Krishnan, Hari. 2009. “From Gynemimesis to Hyper-Masculinity: The Shifting Orientations of Male Performers of South Indian Court Dance.” In When Men Dance: Choreographing Masculinities Across Borders, ed. Jennifer Fisher and Anthony Shay. New York: Oxford University Press.

Krishnan, Hari. 2019. Celluloid Classicism: Early Tamil Cinema and the Making of Modern Bharatanatyam. Wesleyan University Press.

O’Shea, Janet. 2007. At Home in the World: Bharata Natyam on the Global Stage. Middletown, CT: Wesleyan University Press.

Peterson, Indira Viswanathan and Davesh Soneji (eds.). 2008a. Performing Pasts: Reinventing the Arts in Modern South India. New Delhi: Oxford University Press.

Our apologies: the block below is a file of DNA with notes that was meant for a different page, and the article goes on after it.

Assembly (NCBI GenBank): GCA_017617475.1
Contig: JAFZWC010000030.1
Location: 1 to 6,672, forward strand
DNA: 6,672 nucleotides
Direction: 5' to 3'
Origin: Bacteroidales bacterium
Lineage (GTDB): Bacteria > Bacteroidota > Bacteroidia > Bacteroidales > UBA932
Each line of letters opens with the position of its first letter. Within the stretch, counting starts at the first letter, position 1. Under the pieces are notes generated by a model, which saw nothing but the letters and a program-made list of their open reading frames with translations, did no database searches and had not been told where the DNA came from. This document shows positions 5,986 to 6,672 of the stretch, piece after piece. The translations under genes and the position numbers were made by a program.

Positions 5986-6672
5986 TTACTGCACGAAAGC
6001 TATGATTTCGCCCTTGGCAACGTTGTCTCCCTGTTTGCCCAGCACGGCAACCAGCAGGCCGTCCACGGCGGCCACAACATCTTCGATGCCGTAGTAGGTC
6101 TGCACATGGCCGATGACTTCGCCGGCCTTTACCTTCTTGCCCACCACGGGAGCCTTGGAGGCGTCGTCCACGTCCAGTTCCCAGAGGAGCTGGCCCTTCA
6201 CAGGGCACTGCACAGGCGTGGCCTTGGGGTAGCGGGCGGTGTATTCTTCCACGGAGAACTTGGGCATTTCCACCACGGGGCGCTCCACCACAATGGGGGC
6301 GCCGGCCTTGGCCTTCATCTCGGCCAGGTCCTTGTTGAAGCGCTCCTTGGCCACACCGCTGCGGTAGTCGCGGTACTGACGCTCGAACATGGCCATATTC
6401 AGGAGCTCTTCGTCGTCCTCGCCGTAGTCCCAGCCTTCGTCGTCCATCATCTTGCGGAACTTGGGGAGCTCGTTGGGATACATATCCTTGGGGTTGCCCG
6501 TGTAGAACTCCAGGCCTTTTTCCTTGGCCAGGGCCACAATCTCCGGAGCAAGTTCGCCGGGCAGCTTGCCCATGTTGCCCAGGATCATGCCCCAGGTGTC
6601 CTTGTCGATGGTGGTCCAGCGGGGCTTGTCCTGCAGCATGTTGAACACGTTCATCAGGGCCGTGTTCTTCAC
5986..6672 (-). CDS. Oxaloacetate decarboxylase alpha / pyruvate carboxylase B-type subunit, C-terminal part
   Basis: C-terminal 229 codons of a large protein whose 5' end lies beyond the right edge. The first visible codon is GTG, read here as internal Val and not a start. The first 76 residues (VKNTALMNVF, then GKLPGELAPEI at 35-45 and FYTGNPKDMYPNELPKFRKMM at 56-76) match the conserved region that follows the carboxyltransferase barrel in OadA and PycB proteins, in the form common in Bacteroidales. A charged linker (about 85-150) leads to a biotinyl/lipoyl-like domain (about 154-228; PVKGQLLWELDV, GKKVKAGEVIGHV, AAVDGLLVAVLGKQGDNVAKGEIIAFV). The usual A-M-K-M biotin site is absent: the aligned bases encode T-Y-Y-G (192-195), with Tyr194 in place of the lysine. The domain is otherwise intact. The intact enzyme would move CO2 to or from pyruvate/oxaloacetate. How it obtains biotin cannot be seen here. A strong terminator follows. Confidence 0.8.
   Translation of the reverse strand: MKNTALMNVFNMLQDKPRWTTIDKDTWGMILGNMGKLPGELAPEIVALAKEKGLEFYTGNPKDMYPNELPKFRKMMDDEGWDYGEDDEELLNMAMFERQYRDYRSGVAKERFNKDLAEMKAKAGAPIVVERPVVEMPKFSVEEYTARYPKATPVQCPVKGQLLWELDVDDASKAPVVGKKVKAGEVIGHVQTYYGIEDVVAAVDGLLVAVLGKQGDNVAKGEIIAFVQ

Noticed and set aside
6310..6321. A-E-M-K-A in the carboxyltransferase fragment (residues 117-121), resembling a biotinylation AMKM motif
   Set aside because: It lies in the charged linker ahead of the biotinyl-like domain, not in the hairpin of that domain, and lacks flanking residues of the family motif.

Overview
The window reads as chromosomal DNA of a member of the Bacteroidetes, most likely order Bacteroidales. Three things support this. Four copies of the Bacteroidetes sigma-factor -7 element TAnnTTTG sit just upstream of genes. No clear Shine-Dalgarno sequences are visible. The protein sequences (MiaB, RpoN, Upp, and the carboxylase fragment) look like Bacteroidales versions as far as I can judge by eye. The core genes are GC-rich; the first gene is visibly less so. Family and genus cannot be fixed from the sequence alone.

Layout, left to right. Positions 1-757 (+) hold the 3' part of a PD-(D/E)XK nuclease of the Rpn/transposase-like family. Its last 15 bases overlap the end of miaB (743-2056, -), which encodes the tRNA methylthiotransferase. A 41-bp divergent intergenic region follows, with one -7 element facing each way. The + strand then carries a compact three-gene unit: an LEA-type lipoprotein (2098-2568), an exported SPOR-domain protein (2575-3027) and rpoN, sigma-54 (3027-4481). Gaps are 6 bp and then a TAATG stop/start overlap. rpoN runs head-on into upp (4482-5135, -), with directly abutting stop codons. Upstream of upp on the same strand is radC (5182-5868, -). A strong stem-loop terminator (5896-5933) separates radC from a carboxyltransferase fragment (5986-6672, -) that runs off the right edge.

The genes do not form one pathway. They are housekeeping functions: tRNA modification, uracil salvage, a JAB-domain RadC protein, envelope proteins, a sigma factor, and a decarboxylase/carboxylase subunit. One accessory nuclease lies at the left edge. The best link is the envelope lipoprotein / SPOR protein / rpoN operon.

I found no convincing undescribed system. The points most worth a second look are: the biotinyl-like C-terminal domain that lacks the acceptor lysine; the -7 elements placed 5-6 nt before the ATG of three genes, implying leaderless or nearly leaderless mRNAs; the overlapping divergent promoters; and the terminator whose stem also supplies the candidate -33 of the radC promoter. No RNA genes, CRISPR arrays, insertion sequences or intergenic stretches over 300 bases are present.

Pillai, Nrithya. “Breaking Bharatanatyam’s many shackles.” Indian Cultural Forum, June 9, 2020.

Popkin, Lionel. “The Complexities of Indian Dance at the Pillow.”, May 22, 2021.

Soneji, Davesh (ed.). 2010. Bharatanatyam: A Reader. New Delhi: Oxford University Press.

Soneji, Davesh. 2012. Unfinished Gestures: Devadasis, Memory, and Modernity in South India. Chicago and London: University of Chicago Press.

Srinivasan, Amrit. 1985. “Reform and Revival: The Devadasi and Her Dance.” Economic and Political Weekly 20 (44): 1869-76.

Vatsyayan, Kapila. Indian Classical Dance. New Delhi: Publications Division, Government of India, 1992.

PUBLISHED may 2021

Hari Krishnan is Chair and Professor of Dance at Wesleyan University and is also the artistic director of inDANCE.Read Bio